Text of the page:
Air Service Boys over the Rhine/Chapter 17
SEEKING THE GUN
Tom and Jack gazed blankly at one another. The same thought was in the minds of both.
"That's who did it," declared Tom. "He forged our names to a note—no hard task since neither Bessie nor her mother knows our writing very well—and he's induced them to go some place where he could get them in his power again."
"But why?" asked Jack.
"Probably because Potzfeldt wanted him to do it. He still has his eye on Mrs. Gleason's property, I presume, if there is any left after his robbery."
"It certainly is tough to think that Bessie and her mother have again fallen into his clutches!" exclaimed Jack. "And we can't do a thing to rescue them. We've got to report with the others in the morning at the new aerodrome."
"Yes, but we still have to-night free!" cried Tom. "It will give us several hours to make a search, and we'll do it! Do you know where Mrs. Gleason and Bessie went in response to this forged note?" he asked the landlady.
She mentioned a certain restaurant, not far away, where Tom and his chum had frequently eaten with Mrs. Gleason and her daughter.
"She was rather surprised to get the note from you," said the landlady, "and wondered why you didn't come yourself. But she supposed it had something to do either with your search for your father or with war matters, so she did not question the messenger. I heard her mention the place where she and Bessie were going, or I would not know."
"How long ago was it?" asked Jack.
"Oh, just before luncheon time. And they haven't come back."
"The scoundrels have a long start of us!" exclaimed Jack. "We'll have to do the best we can."
"Better notify the police at once," suggested Tom. "We'll need their help."
"That's right," agreed his chum.
Their uniform was an open sesame to the police officials, and a detective was at once detailed to go with the boys to the restaurant. There, as might have been expected, there was no news. The spy, or whoever Potzfeldt's agent was, had been too clever for that. All that could be learned from a taxicab driver was that a lady and a girl, answering the descriptions of Bessie and her mother, had been met in front of the restaurant by a man.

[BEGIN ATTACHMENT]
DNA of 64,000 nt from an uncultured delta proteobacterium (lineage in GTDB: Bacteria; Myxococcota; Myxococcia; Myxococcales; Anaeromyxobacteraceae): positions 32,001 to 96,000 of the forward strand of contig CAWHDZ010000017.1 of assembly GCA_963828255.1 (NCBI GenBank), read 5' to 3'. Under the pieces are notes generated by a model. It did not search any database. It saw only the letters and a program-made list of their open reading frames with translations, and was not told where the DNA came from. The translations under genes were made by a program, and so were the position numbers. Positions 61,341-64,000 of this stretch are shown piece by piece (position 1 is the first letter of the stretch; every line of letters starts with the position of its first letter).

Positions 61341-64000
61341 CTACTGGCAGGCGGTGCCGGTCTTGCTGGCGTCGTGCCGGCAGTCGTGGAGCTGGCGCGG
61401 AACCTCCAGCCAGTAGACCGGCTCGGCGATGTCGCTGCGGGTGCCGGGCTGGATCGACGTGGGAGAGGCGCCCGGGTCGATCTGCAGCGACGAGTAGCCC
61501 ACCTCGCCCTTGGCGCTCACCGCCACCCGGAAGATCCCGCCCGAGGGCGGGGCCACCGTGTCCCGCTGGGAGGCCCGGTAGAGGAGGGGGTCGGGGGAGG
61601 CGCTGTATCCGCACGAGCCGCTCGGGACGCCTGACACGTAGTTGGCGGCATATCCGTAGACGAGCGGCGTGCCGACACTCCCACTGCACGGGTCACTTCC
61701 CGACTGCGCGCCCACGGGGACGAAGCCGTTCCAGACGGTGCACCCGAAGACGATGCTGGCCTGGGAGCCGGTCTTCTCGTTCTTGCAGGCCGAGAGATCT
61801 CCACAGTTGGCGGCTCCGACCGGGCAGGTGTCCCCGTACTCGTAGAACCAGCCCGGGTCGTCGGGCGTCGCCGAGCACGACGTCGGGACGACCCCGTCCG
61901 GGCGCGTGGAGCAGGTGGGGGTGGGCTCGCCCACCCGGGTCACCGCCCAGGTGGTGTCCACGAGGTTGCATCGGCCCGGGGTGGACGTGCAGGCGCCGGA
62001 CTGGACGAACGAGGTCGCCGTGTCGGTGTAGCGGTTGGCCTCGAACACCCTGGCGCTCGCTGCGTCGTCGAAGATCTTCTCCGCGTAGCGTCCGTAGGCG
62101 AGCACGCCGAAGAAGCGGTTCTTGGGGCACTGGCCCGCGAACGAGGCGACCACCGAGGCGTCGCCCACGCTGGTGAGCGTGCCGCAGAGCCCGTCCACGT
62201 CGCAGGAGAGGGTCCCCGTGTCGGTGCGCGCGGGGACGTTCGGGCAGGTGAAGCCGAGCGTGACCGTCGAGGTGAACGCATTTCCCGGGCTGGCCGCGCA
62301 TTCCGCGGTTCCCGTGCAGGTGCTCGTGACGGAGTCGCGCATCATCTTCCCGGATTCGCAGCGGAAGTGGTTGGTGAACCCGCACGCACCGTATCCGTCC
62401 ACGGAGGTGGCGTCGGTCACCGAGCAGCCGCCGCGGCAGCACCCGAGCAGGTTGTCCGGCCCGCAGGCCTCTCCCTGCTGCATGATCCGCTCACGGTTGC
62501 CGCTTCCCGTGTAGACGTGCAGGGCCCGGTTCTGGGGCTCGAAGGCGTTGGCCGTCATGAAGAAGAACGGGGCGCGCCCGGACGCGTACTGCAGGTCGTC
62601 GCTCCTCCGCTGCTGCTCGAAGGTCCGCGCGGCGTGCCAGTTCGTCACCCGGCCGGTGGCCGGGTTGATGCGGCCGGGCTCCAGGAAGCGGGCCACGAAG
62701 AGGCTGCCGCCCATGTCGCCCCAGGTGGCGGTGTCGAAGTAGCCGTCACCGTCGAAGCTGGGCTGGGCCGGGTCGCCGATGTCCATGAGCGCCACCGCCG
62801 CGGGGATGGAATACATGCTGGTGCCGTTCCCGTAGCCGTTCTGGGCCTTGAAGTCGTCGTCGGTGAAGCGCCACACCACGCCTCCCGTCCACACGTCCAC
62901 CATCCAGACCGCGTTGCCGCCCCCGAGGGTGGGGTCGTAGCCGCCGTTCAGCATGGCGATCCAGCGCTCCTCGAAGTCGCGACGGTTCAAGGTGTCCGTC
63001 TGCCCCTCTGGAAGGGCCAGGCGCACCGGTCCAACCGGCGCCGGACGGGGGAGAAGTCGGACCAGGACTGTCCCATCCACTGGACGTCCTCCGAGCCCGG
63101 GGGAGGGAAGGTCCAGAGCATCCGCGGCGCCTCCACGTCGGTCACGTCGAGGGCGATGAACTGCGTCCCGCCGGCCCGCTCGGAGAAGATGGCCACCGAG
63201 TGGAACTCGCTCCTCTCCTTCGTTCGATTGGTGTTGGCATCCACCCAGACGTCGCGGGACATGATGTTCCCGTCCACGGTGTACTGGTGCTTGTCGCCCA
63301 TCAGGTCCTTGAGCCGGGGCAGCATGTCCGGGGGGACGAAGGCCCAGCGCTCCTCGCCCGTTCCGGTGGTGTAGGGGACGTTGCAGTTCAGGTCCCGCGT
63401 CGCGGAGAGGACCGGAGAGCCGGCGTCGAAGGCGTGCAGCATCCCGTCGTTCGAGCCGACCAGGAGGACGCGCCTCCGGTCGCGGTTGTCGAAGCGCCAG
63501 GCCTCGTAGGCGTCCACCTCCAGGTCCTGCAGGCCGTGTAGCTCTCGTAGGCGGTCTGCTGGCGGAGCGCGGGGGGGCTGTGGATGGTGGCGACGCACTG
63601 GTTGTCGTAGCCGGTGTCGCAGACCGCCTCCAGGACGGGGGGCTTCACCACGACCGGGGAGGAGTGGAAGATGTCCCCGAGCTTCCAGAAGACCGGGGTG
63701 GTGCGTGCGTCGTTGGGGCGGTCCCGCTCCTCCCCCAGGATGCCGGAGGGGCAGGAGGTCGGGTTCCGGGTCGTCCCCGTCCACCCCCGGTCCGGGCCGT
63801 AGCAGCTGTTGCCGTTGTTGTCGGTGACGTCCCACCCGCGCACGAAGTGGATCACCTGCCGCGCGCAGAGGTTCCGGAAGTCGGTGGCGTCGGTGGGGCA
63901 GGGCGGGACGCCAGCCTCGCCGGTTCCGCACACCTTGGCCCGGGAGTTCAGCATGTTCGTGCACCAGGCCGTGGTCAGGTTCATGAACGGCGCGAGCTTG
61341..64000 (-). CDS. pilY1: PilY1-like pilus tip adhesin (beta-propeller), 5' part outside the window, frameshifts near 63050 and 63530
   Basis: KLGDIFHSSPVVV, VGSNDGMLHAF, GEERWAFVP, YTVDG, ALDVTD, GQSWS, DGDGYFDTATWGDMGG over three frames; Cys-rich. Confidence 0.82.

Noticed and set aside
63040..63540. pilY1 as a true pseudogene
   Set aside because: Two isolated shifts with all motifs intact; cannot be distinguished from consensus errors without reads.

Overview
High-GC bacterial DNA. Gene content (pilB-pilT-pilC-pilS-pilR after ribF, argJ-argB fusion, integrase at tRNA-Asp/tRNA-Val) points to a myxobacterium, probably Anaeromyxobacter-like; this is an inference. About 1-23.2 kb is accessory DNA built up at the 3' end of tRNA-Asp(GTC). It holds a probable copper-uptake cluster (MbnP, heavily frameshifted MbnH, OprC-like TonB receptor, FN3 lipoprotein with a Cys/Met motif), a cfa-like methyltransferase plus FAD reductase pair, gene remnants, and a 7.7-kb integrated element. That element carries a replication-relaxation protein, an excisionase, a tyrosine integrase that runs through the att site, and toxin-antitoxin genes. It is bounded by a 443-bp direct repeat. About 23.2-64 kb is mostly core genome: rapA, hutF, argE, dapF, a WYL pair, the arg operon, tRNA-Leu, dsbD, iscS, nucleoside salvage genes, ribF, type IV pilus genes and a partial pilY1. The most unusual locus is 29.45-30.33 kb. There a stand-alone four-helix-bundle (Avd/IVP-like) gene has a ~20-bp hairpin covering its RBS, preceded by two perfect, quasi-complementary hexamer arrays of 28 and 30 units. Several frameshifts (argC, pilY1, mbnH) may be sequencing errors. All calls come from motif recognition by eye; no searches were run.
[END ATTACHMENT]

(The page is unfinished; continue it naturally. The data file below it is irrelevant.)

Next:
The three, after a short talk, had driven off together in an automobile, and that was the last seen of them.
"But we'll get some trace," declared the detective. "It is hard to get in or out of Paris now without proper papers. And while, of course, this spy may have forged documents, there is a chance that we may intercept him and help your friends. Time is against us, but we will do our best."
Tom and Jack knew that. There was nothing else to do, and so, worried as they were, they went back to their comrades. Tom made some inquiries about his father, but, as he feared, no news had come.
As may be imagined Tom and Jack did not pass a very restful night. The Zeppelin raid had set their nerves on edge, as well as those of every one else, and it could not be told when the big gun might begin firing again. Then the fact of Mrs. Gleason and Bessie being missing, and not knowing in what danger they might be, added to the boys' anxiety.
They paid a late visit to the police, hoping for news, but the spy had not been apprehended. Then they hurried back to get a little rest before starting with their comrades of the air to search for the monster gun.
While these events were transpiring, the French army intelligence department had not been idle. The officials knew how vitally necessary it was, in order not to have the morale of the people of Paris weakened, to do something to find and silence the big guns. And first it wasto discover them.
While this, as yet, had not been done with exactness, owing to the concealing tactics of the Germans, it was believed that the long-range cannon was hidden in a certain wood near Laon. French airmen had endeavored to spy out certain positions there, but an unusually large number of German planes had fought them off.
"That's pretty good evidence that there must be something doing," observed Tom, when he heard this information. "Laon is about ten miles behind the German lines as they exist at present. Just a breather for a good French plane. Jack, that's a trip we'll soon be taking."
"I'll be with you, old scout. How's your hand?"
"Oh, all right now. I can hold the joy stick or work the gun. I'm ready for whatever comes along."
The time had come for the picked squadron to leave Paris and assemble at the aerodrome assigned to them as their headquarters while the search for the big gun was in progress. Sad at having to leave without having some word of Mr. Raymond, and without knowing the fate of Bessie and her mother, Tom and Jack, nevertheless, bore up well and left with their comrades, going out of Paris on a train that would eventually bring them to their head-quarters.